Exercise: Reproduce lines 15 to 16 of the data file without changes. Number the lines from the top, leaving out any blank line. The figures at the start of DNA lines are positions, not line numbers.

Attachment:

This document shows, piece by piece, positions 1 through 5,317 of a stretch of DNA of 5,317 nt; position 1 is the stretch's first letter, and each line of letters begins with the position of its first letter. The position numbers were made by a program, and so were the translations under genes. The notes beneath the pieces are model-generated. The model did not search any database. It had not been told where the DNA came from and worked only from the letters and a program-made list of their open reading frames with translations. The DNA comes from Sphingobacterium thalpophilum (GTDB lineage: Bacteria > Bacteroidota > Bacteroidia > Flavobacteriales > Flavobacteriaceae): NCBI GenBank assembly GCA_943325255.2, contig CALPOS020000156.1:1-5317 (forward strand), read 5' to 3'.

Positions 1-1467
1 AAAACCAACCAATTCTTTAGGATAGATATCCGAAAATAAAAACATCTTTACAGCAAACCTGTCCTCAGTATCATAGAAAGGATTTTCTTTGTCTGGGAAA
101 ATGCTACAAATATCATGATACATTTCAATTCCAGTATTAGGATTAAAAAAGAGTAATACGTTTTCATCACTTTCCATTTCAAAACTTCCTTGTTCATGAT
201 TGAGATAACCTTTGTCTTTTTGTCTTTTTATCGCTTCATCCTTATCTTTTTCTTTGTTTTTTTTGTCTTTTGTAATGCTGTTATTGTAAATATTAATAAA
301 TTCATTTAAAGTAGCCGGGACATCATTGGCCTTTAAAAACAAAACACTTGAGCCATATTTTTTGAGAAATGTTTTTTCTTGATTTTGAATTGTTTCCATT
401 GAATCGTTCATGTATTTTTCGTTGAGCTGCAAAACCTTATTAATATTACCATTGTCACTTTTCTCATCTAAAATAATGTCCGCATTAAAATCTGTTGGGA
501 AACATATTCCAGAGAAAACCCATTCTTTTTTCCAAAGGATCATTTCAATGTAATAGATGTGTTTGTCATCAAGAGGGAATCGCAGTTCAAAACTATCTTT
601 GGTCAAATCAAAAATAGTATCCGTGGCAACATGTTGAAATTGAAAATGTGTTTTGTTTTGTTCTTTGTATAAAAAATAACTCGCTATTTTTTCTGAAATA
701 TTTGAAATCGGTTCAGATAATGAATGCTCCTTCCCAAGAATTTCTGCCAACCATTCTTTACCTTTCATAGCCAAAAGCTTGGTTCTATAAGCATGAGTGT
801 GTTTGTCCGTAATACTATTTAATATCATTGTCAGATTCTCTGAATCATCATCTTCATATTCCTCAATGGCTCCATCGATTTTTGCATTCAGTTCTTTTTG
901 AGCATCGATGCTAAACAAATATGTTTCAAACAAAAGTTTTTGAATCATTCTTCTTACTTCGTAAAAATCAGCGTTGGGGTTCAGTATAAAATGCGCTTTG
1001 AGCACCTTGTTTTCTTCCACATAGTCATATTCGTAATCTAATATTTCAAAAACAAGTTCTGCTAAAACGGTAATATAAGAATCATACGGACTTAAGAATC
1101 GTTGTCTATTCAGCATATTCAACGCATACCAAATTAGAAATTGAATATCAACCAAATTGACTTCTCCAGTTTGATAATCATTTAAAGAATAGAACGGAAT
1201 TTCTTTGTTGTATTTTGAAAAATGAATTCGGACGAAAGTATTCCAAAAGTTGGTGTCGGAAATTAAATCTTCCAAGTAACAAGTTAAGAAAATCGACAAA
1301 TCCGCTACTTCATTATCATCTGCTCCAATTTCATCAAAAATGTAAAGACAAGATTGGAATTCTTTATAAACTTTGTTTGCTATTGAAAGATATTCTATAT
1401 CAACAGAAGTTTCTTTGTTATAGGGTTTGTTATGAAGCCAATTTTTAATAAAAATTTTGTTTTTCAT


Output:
1201 TTCTTTGTTGTATTTTGAAAAATGAATTCGGACGAAAGTATTCCAAAAGTTGGTGTCGGAAATTAAATCTTCCAAGTAACAAGTTAAGAAAATCGACAAA
1301 TCCGCTACTTCATTATCATCTGCTCCAATTTCATCAAAAATGTAAAGACAAGATTGGAATTCTTTATAAACTTTGTTTGCTATTGAAAGATATTCTATAT